NMM 10905.  Raven dance rattle by Ken Kidder, Poulsbo, Washington, ca. 2005. Two-piece construction; split down length of handle and rattle body, forming deep, spoon-shaped lower portion and shallow, lid-like upper portion; secured with 4 wooden spikes and vegetal twine. Rattle contains copper BBs. Kidder is among the finest artists of Tlingit woodcarving, a style found on the Pacific Northwest coast of North America. Gift of André P. Larson, Vermillion, 2005.


Drum Beaters

PA-060.  Drum beater by Wilson Freemont, Flandreau, South Dakota, ca. 2000. Bison tail beater, made by splitting the tail. Wide end of beater used to strike drum. Gift of Lakeport Emporium L.L.C., Yankton, South Dakota, 2005.


PA-061.  Drum beater by Lyle Dion, Sr., Sioux Nation, South Dakota, ca. 2000. Sun Dance style beater with two stuffed wool heads. Wrapped red, gold, black and white woven cording adorns handle between heads. Gift of Lakeport Emporium L.L.C., Yankton, South Dakota, August 2005.


PA-062.  Drum beater by Lyle Dion, Sr., Sioux Nation, South Dakota, ca. 2000. Sun Dance style beater with two stuffed wool heads. Wrapped red, gold, black and white woven cording adorns handle between heads. Gift of Lakeport Emporium L.L.C., Yankton, South Dakota, August 2005.


Fiddle

NMM 875.  Fiddle, Mescalero Apache, New Mexico or Arizona, 19th century. In the native tongue, tsii" edo'a'tl, or "wood singing," is made from a hollowed vegetal stalk, agave, indigenous to deserts of the Southwestern United States. Carved into three articulated sections, the one-stringed fiddle is held together with sinew wrappings and metal spikes. Rhomboid sound holes and green pigmented bands adorn surface. Pigmented bands may have served as grooves for sinew wrappings. Arne B. Larson Collection, 1979.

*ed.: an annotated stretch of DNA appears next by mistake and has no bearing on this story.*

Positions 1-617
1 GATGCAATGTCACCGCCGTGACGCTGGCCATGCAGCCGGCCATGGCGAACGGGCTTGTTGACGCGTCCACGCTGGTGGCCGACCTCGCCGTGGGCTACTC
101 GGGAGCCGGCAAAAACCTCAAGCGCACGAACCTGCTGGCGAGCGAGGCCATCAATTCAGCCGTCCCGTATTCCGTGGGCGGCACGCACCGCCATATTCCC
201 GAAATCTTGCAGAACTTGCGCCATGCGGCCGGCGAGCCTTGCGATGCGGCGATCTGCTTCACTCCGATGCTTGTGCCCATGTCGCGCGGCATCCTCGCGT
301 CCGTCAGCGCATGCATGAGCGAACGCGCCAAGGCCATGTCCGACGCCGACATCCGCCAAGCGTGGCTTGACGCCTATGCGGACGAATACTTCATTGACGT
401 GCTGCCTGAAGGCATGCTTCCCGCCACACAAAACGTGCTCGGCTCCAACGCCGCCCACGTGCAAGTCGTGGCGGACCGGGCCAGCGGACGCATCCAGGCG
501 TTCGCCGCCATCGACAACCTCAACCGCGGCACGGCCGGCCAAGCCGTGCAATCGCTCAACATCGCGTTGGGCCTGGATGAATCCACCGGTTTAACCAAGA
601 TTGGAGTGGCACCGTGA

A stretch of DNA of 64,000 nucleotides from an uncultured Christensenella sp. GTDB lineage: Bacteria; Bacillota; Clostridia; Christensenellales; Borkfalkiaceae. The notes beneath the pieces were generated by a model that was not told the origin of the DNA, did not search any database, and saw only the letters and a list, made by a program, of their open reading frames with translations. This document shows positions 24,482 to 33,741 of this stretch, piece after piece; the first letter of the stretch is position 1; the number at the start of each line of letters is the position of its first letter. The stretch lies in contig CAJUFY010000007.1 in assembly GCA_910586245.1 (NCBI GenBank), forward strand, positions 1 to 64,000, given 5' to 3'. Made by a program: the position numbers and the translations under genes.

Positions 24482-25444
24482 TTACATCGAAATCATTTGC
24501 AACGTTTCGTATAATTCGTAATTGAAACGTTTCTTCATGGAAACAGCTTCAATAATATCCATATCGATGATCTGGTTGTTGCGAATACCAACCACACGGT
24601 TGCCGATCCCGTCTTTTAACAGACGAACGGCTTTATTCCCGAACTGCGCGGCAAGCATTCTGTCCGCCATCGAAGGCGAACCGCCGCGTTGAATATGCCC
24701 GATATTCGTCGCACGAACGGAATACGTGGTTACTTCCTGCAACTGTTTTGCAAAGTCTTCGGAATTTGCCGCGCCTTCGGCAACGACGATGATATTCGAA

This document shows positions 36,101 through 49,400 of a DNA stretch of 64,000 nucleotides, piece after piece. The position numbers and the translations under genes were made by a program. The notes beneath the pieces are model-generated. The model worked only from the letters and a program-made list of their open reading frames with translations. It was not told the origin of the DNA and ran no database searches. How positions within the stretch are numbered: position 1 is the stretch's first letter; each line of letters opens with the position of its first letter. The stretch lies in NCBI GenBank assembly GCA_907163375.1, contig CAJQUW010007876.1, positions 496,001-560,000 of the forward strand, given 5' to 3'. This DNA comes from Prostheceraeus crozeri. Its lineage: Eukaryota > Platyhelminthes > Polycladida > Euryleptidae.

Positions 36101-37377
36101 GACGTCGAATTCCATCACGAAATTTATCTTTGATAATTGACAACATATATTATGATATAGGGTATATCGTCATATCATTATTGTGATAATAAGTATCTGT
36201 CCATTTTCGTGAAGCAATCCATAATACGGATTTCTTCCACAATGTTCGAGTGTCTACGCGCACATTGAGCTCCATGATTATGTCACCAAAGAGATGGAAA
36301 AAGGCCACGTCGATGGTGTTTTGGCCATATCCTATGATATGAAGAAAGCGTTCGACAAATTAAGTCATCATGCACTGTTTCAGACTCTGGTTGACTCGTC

Shaman's Rattles*

* Due to the culturally sensitive nature of the following instruments, images are not available online.

* Images
May Be
Available
Upon Request

NMM 876.  Shaman’s rattle, Pueblo Nation, New Mexico, 19th/early 20th century. Pear-shaped, rawhide vessel with stylized red and blue floral motif. Extant hair attached to rawhide forms handle. Hand-carved wooden insert to fortify handle. Leather waist wrapping with strand of alternating green and lavender Czech beads. Arne B. Larson Collection, 1979.


* Images
May Be
Available
Upon Request

NMM 877.  Shaman’s rattle, Pueblo Nation, New Mexico, 19th/early 20th century. Pear-shaped, rawhide vessel with portrait and profile of figure in bluish-green paint. Extant hair attached to rawhide forms handle. Leather waist wrapping with strand of alternating blue and white Czech beads. Beads of this sort were popular trade items during the second half of the nineteenth century. As supplies ran low, as a result of wars in Europe, beads were removed from older items to ensure the highest quality for contemporary craft projects. Arne B. Larson Collection, 1979.


* Images
May Be
Available